The two single engined Ye-152's were completed with improved R-15-300 engines, as the Ye-152-1 and Ye-152-2, but reliability remained an issue, with only limited development flying, weapons system testing and world record flights carried out. The poor reliability of the engine and the cancellation of the intended K-9 / Urugan-5B weapon system brought the Ye-152 program to a close.

To fulfil the needs of the PVO (Protivovozdushnaya Oborona air defence forces) for a heavy interceptor to carry out automatic interceptions, Soviet heavy interceptors included the Lavochkin La-250, MiG I-3, I-7, I-75, Ye-150/151/152, Sukhoi T-37, P-37 and Tupolev Tu-28/128. The MiG bureau developed a range of large fighter aircraft starting with the swept wing I-3 series (a.k.a. I-380, I-410 and I-420), followed by the I-7 and the I-75. The requirement for supersonic interception speed and the ability to carry the heavy avionic systems dictated the size; in comparison the contemporary MiG-21F (similar in layout), weighed 4,819 kg (10,624 lb) and was 15.76m (51 ft 8-1/2in) long, compared with 12,345 kg (27,215 lb) and 18.14m (59 ft 6in) respectively, for the Ye-150.

The MAP (Ministerstvo Aviatsionnoy Promyshlennosti - ministry of aviation industry) ordered the Mikoyan OKB to build prototypes of the new interceptor, to be armed with either K-6, K-7, K-8, K-9, unguided rockets, or an aimable twin cannon installation. Automatic guidance to the interception point was to be provided by Urugan-5 (hurricane-5) integrated weapons systems.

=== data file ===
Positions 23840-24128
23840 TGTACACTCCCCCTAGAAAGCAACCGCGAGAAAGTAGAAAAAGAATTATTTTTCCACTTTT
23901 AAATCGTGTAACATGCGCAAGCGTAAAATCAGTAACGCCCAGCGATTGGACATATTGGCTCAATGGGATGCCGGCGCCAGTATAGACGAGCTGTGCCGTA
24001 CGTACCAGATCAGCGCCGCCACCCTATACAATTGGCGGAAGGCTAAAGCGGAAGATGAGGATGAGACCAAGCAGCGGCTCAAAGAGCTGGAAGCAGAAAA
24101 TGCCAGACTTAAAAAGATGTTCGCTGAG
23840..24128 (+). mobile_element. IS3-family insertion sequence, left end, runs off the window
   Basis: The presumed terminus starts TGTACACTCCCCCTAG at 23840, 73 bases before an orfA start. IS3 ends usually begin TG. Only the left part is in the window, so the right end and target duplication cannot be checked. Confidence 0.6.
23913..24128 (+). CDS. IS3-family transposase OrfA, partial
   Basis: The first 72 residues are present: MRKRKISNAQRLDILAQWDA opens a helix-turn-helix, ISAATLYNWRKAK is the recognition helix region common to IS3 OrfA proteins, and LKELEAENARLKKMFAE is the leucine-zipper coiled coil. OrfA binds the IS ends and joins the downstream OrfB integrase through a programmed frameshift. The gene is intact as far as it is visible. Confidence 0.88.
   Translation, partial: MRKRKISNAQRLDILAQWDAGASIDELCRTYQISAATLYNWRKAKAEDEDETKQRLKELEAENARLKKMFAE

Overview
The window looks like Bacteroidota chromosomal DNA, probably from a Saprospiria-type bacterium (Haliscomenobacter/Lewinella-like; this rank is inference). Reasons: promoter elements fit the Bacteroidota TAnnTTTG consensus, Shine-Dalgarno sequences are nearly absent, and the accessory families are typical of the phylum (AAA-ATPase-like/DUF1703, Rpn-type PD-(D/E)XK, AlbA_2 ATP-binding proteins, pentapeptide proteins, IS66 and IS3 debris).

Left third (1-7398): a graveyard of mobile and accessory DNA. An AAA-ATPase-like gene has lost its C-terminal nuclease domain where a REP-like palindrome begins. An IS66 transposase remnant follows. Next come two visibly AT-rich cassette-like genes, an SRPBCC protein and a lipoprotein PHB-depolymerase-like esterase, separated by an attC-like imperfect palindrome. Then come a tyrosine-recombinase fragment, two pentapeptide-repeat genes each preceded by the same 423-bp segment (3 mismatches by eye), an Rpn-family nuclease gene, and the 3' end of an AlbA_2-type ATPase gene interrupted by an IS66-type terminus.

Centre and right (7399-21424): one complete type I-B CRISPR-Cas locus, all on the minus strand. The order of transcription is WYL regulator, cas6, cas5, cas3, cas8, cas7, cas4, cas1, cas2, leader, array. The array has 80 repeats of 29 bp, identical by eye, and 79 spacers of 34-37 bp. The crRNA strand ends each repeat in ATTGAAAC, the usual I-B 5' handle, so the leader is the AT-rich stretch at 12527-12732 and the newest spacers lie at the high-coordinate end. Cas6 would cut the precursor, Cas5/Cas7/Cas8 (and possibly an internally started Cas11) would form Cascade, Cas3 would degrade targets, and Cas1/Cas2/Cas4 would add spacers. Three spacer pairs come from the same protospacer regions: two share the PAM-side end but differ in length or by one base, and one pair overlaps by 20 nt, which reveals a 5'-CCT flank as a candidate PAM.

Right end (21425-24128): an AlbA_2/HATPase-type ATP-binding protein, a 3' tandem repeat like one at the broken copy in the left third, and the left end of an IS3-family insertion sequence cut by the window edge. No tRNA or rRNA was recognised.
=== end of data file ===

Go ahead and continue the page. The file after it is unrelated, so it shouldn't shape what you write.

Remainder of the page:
The new all-weather fighter-interceptor E-150, planned in KB Mikoyan, had to develop a speed exceeding three times the speed of sound. Therefore before its creation "in the metal" it was necessary to solve the problem of the thermal barrier - to develop and to create more resistant materials, capable of maintaining flight loads at increased temperatures. The usual aluminum alloys simply "flowed" under these conditions. In connection with the high aerodynamic heating of aircraft at the high speeds, the most heat-stressed elements of construction had to be carried out from the thermoresistant materials (for example, made of the stainless steel). It was necessary to learn to make the construction of aircraft from high-temperature steels, titanium alloys and composites, to develop the technology of series production, and it was neccessary to solve these problems within the shortest period of time.